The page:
Antithesis (Michelle Hartman)

Posted on November 7, 2017 by in Clozapine Clinic — The Frater Project

Antithesis

I am reading Mark Strand’s poem
about a man in his bedroom

clipping pieces of his body
away while he lays there and hums

the part of me that goes to workshop, English class
says this must be metaphor

allegory about life eating him up
boss eroding his manhood

every stroke by his wife’s boyfriend
eating away at his pride

but why doesn’t he just proclaim
this and deal with it

does he think if I don’t work
for it I’ll not appreciate his message

I bring this up in class—the girl
next to me is typing on her cell phone

wants to know what allegory is
as she adds emoticons

someone in the back says Kerouac
was a fag and it’s all homo code

as the teacher tries to regain
control I look again at the poem

see the viscera splayed across bright
shards of revelation

 

Ask your doctor if he is a cop

                   The worst thing about death must be the first night
                                                  — Jose Ramon Jimenez

The dieffenbachia grabbed me: when I jerked
away I fell down the stairs onto the basement’s
jagged rock pile.
He is legally required to tell you if he is a cop.

Trees and plants hate people. That is why
they throw children out on their heads.
Ask your doctor if she is you.

The nurse’s pupils went vertical; I
suspect she gets the pills that fall
on the floor.  Ask your doctor
if someone is living in your mind. That’s what
the x-rays are for.

I’m sorry about earlier.  I think
I’ve upset you. But ask
your doctor for tips on living
in lucid dreams. CBS will be
running promos any day now.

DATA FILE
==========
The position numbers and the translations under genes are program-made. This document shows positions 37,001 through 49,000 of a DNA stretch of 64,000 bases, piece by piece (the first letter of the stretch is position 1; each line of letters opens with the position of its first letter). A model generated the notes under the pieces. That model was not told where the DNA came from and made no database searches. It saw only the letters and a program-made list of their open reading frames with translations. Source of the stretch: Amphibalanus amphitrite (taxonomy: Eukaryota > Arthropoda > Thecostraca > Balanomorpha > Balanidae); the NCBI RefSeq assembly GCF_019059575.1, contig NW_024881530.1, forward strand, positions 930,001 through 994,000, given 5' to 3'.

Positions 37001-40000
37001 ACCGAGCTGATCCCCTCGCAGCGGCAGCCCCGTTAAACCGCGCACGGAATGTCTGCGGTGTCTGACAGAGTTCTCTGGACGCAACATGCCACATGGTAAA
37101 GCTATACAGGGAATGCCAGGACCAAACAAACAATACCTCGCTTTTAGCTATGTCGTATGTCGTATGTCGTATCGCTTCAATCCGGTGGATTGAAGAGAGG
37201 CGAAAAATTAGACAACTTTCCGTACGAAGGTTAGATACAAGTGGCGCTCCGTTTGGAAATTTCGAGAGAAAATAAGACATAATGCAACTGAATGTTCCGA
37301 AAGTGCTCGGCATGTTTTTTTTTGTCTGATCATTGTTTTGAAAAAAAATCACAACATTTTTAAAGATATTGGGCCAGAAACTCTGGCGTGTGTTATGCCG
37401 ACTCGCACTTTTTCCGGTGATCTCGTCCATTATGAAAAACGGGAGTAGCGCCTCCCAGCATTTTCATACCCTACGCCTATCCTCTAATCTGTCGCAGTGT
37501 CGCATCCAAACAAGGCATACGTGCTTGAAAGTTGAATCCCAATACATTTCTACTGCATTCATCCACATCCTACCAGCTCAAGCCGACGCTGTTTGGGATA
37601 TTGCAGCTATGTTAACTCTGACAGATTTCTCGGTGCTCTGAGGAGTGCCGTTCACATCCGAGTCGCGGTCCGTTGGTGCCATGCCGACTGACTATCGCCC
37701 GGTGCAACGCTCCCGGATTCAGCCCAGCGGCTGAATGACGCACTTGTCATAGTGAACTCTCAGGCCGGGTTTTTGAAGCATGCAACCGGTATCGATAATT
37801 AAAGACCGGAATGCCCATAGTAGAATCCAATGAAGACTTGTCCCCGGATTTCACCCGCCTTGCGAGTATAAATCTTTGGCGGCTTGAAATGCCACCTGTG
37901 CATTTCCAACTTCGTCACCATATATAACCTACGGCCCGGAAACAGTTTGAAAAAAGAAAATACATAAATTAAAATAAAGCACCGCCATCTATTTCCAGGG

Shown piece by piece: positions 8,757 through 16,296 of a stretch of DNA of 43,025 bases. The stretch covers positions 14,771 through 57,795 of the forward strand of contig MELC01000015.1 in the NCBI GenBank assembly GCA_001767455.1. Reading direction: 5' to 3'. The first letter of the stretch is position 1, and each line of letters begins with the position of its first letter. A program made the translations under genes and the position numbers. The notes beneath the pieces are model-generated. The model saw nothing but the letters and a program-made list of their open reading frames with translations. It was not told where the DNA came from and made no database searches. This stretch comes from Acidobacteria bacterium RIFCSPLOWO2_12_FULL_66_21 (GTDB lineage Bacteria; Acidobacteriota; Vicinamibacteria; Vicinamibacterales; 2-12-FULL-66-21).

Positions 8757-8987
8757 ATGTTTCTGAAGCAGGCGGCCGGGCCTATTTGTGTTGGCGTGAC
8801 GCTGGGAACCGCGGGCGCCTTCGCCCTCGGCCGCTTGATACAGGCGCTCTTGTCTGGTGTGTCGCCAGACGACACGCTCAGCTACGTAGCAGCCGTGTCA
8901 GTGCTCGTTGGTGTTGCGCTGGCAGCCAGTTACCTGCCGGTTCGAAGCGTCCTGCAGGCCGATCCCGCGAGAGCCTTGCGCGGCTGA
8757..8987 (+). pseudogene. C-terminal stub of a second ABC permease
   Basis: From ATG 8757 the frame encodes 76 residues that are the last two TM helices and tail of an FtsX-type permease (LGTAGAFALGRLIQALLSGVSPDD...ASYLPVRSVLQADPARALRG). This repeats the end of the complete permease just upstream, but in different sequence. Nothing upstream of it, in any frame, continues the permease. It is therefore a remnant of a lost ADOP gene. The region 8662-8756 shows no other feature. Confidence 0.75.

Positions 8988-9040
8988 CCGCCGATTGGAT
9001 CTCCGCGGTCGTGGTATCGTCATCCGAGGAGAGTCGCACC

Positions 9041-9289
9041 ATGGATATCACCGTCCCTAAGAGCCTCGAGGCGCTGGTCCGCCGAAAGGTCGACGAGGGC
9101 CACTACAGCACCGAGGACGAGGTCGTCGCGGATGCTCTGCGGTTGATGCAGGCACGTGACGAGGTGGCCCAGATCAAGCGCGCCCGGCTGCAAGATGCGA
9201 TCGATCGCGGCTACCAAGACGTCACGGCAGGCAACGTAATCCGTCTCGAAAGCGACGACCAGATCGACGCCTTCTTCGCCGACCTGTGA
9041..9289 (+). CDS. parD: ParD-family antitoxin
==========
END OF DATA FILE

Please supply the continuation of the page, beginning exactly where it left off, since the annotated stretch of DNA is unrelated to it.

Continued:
I can’t help you anymore, because
I’ve got to figure out these skid
marks and this decorative
piece of 3-D chalk art.

 

Death’s elaborate, unfunny door

Auntie said never touch a body.
Their soul flows out a door
to Paradise
or Hell,
depending.

                        A great vacuum
establishes a portal and you
can get sucked in.

                        Or something dark
and ambitious
can pull its way out.

Doors work both ways you know.

So I look down on Daddy’s body
as the funeral attendant says
you may touch him, if you like.
                        But I’m afraid
not of falling in
as that would be bliss indeed.
No, I’m more afraid
of something else

like Mother
coming through Death’s door.

 

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Michelle Hartman’s latest book is The Lost Journal of My Second Trip to Purgatory, from Old Seventy Creek Press. This poetic look at child abuse and its effects on adult life is the first book of its kind from a recognized publisher. Along with her books Irony and Irreverence and Disenchanted and Disgruntled (Lamar University Press) Lost Journal is available on Amazon. Michelle is also the editor of Red River Review. She holds a BS degree in Political Science, Pre-Law from Texas Wesleyan University and a Paralegal cert. from Tarrant County College.